Foreword to Volume Nine, Papers of Thomas Jefferson: Retirement Series

The 523 documents in this volume cover the period from 1 September 1815 to 30 April 1816. During these eight months Jefferson made three trips to Poplar Forest. On a visit early in autumn 1815, he had two important items on his agenda. The first was a stop in Buckingham County, where he presented evidence to the Superior Court in the lawsuit between the children and widow of Jefferson’s late brother, Randolph. On 15 September Jefferson wrote out his own deposition in the case, which concerned the validity of competing versions of Randolph’s will. The second project engaged Jefferson and two of his scientific colleagues, José Corrêa da Serra and Francis W. Gilmer, on an expedition to measure the elevation of the Peaks of Otter and study the botany of the region nearby. On this journey Jefferson made preliminary observations that he researched further on a trip later in the year, of which he wrote to his friend Charles Clay that “I was five days absent in my trip to the peaks of Otter, and have been five days engaged in calculating the observations made.” During this second autumn visit Jefferson welcomed the returning war hero Andrew Jackson in a brief visit to Poplar Forest, accompanied him on a procession into Lynchburg, and offered a toast at a public dinner held in the general’s honor.

With the War of 1812 over, Americans could once again freely order and receive shipments from Europe. Jefferson wrote the Norfolk wine importer John F. Oliveira Fernandes that “Disappointments in procuring supplies have at length left me without a drop of wine.” In addition to restocking his wine cellar, Jefferson also sought books to begin replacing those he had sold to Congress. The young scholar George Ticknor, who had visited Jefferson at Monticello the previous spring, was now in Europe to undertake literary studies. He served as Jefferson’s purchasing agent there and gave him his opinions on the merits of various editions of classical works.

Although Jefferson had not practiced law for several decades, he expended significant effort assisting his friend Joseph Miller, sometime brewmaster at Monticello, as Miller sought to gain possession of his own deceased brother’s Virginia property. Jefferson’s legal advice was also requested by Mary Blair Andrews, daughter of John Blair, a former associate justice of the United States Supreme Court. Jefferson found himself further embroiled in the settlement of the estates of his old friend Lucy Ludwell Paradise and of Charles Bellini, late professor of languages at the College of William and Mary. With the death of Philip Mazzei in March 1816, Jefferson was soon to be drawn into yet another series of legal concerns that would carry on for the rest of his lifetime and only be settled by his heirs.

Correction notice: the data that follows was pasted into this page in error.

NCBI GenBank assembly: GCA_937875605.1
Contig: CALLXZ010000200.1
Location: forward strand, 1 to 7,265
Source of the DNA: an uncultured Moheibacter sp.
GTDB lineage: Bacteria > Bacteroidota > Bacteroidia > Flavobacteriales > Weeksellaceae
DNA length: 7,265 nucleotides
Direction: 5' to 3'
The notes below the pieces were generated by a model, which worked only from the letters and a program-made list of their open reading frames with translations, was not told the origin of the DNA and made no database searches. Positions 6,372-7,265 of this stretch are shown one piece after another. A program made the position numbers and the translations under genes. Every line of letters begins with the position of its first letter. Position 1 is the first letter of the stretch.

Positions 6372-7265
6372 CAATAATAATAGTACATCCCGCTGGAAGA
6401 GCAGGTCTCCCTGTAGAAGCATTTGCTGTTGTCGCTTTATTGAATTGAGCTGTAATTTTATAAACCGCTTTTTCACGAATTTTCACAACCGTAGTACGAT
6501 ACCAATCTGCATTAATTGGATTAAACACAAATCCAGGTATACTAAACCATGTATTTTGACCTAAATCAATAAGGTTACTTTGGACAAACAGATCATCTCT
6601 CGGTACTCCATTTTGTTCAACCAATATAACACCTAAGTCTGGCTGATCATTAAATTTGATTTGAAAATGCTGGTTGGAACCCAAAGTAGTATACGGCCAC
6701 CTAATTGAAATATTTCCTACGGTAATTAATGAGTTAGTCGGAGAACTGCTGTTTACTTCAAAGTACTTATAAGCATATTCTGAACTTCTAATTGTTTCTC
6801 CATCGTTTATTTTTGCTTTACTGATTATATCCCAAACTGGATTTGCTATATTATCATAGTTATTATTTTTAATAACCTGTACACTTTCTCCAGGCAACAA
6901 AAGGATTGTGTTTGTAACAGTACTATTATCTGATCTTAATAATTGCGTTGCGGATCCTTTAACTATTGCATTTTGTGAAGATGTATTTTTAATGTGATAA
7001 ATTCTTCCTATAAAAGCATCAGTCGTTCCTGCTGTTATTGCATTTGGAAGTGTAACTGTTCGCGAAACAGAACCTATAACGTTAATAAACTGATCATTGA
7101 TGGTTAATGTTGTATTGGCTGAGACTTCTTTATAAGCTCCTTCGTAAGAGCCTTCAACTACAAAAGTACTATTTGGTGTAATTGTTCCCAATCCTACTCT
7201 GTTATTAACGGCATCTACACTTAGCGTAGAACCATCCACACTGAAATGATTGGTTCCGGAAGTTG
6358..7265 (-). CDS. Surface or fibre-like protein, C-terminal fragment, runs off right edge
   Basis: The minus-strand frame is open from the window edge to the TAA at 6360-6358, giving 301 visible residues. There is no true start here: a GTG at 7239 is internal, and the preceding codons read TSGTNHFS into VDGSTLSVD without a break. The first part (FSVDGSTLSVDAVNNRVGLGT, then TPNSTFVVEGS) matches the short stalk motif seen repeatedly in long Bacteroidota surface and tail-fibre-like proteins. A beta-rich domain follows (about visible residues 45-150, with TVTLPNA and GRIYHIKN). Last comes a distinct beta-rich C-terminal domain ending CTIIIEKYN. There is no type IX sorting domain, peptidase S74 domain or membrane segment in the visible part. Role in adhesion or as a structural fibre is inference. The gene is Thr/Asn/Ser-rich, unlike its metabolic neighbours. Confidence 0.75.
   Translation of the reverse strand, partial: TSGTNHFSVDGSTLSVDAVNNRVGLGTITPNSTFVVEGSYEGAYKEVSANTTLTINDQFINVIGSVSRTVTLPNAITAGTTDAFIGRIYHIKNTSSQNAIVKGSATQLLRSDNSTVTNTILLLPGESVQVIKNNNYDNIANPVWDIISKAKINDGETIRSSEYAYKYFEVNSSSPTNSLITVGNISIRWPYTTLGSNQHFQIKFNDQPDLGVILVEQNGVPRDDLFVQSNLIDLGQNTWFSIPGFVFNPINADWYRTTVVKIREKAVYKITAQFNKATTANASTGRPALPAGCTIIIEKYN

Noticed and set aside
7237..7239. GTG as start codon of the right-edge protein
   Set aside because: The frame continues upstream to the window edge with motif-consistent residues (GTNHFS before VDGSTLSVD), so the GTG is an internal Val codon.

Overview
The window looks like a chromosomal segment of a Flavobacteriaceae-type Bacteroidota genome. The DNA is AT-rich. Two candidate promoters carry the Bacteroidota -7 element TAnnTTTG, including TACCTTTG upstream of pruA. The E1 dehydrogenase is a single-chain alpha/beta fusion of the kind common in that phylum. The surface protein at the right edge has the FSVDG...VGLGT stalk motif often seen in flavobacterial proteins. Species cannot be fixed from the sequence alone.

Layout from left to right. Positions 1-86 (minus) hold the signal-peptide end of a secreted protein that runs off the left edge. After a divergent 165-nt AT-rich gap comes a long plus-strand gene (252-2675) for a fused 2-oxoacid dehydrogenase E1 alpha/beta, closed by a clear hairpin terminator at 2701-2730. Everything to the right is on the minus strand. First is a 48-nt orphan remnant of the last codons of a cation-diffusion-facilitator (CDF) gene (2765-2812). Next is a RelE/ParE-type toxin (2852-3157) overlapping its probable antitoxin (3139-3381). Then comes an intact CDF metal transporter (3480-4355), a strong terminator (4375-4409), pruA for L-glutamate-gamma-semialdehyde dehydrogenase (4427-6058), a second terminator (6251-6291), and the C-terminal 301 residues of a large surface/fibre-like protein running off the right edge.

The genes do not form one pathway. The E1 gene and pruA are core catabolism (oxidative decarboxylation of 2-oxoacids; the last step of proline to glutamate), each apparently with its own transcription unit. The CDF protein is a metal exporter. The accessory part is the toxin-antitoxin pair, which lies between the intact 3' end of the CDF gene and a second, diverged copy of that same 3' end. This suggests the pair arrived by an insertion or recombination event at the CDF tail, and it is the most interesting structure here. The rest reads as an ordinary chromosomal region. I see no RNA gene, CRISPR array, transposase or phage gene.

Jefferson composed several pieces that were published in newspapers in this period. By early December his comments summarizing the conclusion of his calculations on the Peaks of Otter were reprinted in several newspapers. In drafting a letter to Horatio G. Spafford, Jefferson penned what he himself described as a “tirade” against a religious pamphlet written by the New England clergyman Lyman Beecher. Thinking better of expressing such strong views to a mere acquaintance, Jefferson revised the letter, but he retained the excised text and soon sent it to the Richmond Enquirer publisher Thomas Ritchie with permission to publish, so long as Ritchie kept Jefferson’s authorship secret. An anonymous letter to the publishers of the Washington Daily National Intelligencer elicited a similarly anonymous response from Jefferson, who attempted to prevent an opinion he had written as George Washington’s secretary of state from establishing a broad precedent.

Jefferson’s incoming mail continued to span a wide array of correspondents and subjects. He received several updates on the debates in the Virginia General Assembly from Joseph C. Cabell, Thomas W. Maury, and Charles Yancey. In a letter to Yancey, Jefferson articulated his views of the importance of state funding for education, famously remarking that “if a nation expects to be ignorant & free, in a state of civilisation, it expects what never was & never will be.” The passage of a resolution calling for a report on education and of a law calling for a resurvey and mapping of the state led Governor Wilson Cary Nicholas to seek Jefferson’s advice on these issues, resulting in two detailed explanations from the retired statesman. Alden Partridge, a Vermont soldier and educator, sent Jefferson a series of geographical surveys and meteorological observations. An anonymous correspondent from Baltimore wrote a revealing description of the organization and personnel policies of a Baltimore cotton factory where young girls constituted the majority of the employees.

Jefferson’s family circle continued to grow with the birth of a great-granddaughter, Margaret Smith Randolph, the first child of Thomas Jefferson Randolph and Jane H. Nicholas Randolph. Granddaughter Ellen spent time in Washington with the President and Mrs. Madison and provided Jefferson with some news from the nation’s capital. A false report of his death having surfaced from an unidentified source, Jefferson reassured his old friend Elizabeth Trist that “I am here, my dear Madam alive and well, and notwithstanding the murderous histories of the winter, I have not had an hour’s sickness for a twelvemonth past.”

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